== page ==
- and there are others. The choices are many!
On the larger shrubs, some experts recommend pruning them back by 1/3rd after flowering every year.
Some of the smaller growing varieties are literally cut back to just above ground level each year.
This is a method called "stumping."
During the growing and blooming season with the smaller to medium varieties of spirea they can be pruned back with clippers or even a hedge trimmer and they will likely re-bloom possibly even several times if this is done regularly depending upon the variety.
Hopefully you enjoyed learning about the different varieties of this showy shrub which can be used in your home garden design when wanting a hardy but also beautiful flowering shrub.
If you are a bride getting married in the springtime of the year and wish to have a natural hair adornment, hold in your bouquet or have in flower arrangements, what could be more natural than the fragrant bridal wreath to make that special day even more memorable?
Did You Know About the Bridal Wreath Plant or Other Types of Spirea?
This content is accurate and true to the best of the author’s knowledge and is not meant to substitute for formal and individualized advice from a qualified professional.
Questions & Answers
I recently moved into a home that has bridal wreath along one side of the property line, approximately 20' worth. Unfortunately, it was never properly taken care of & it's very large & scraggly. I would like to trim it back, but I'm not sure how far to take it back without destroying the plant. How can I trim back our bridal wreath to a more manageable size?
The good news is that spireas can be cut back severely, even just above ground level, and they rebound. Cut branches at a 45-degree angle with clean pruning shears or a saw if the branches are large. However, depending upon where you live, you might wish to wait until after next year's blooming period to do that. If you live in a cold climate, the new growth that comes from a pruning needs to harden off before freezing weather.
You could probably safely cut it back by a third right now no matter where you live and it would not kill the plant. You would also enjoy the flowers next year. Buds form on old wood from the previous year. So it is your choice.Helpful 1
What is the best variety of the Large Bridal Wreath for use as a hedge?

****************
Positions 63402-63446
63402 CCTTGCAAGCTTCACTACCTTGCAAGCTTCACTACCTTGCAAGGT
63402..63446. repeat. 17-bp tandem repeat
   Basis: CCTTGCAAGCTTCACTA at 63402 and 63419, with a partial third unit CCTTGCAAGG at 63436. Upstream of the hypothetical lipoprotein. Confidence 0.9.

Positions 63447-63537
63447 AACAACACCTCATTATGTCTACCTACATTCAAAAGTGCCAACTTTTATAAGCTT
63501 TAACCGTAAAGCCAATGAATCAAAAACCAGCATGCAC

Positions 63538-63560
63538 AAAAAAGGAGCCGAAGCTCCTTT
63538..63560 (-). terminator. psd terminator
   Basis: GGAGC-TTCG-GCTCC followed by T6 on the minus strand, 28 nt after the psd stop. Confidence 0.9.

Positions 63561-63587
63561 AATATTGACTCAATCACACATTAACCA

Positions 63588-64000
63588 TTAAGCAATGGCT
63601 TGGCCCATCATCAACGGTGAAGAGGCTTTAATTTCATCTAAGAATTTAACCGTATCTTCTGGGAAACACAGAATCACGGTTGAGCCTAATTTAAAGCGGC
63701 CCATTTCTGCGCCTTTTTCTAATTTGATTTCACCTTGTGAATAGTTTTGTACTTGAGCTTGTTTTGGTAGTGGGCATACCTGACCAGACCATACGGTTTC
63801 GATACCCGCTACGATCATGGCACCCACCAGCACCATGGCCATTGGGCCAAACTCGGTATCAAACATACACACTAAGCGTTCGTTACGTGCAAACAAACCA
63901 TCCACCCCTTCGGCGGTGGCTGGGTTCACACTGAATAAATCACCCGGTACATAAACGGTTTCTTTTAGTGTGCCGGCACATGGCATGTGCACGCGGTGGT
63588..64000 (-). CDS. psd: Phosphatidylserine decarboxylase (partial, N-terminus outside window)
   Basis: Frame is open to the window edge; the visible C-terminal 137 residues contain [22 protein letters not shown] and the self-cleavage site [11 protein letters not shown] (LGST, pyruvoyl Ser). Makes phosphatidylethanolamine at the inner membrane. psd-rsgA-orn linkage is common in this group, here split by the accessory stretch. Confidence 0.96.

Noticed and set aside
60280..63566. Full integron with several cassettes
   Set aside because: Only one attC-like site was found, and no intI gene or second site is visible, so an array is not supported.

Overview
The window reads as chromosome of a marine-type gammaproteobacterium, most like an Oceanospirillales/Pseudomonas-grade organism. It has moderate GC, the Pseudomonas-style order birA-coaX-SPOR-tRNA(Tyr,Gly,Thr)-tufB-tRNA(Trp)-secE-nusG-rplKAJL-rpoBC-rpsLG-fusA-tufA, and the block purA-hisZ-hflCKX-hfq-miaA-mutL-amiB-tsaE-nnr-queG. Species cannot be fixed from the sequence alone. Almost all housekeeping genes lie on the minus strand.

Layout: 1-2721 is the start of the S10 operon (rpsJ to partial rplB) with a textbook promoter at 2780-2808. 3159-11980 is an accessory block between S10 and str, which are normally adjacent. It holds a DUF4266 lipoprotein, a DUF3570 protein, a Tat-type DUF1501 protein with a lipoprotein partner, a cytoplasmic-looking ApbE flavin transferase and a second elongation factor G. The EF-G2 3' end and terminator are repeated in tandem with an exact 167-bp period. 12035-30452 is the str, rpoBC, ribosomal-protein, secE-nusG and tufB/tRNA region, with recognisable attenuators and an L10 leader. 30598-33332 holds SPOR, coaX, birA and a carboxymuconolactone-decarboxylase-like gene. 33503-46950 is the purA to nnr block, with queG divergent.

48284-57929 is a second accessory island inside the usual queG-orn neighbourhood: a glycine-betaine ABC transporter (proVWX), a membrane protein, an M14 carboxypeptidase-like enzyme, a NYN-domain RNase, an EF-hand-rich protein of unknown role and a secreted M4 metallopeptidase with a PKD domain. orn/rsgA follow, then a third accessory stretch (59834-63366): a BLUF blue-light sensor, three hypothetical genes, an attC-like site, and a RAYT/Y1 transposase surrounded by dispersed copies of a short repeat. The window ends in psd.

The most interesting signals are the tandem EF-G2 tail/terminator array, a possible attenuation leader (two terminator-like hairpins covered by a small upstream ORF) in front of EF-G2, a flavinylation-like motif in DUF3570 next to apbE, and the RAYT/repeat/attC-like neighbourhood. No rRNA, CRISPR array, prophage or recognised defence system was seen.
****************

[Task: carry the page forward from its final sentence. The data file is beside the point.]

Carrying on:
Almost any full-sized bridal wreath shrub will work as a hedge if planted close enough together to function as a hedge. Be sure to trim the hedge shortly after blooming. If you do it later in the year, you will be cutting off what will blossom the following year.
If you have a local botanical garden, often the plants in them are what grows best in your area. You could also check with a master gardener in your locale to see what grows best. Some good nurseries have trained people who can also assist you.Helpful 1
I did not see the width needed for a bridal wreath plant. I just planted it in a large container. Should I take it out and put it in the ground now or later?
Spirea shrubs can grow to be as wide as they are tall. It depends upon the type of spirea you have as to how large it will ultimately become. Some of the smaller varieties grow to a height of around three feet while others top out at approximately ten feet. When you plant it in the ground give it plenty of room for those wide-arching branches to spread out and show off their pretty flowers each spring season.Helpful 7
Do bridal wreath stay in bloom all summer?
Bridal wreath shrubs bloom for quite some time but not all summer long.Helpful 2
My bridal wreath stopped blooming, so we cut them back very low, and it’s been almost two blooming seasons, and they have done nothing: They are probably 20+ years old. Do I need to replace them?
Sometimes that is the best answer. There is a term limit to all living things. We had to do that with some of our older shrubs when they were not performing as expected. If you know that your soil and all other ingredients such as good drainage, the right amount of sun/shade, moisture, and nourishment are correct, then perhaps it is time to retire the old and bring in the new.Helpful 11
© 2011 Peggy Woods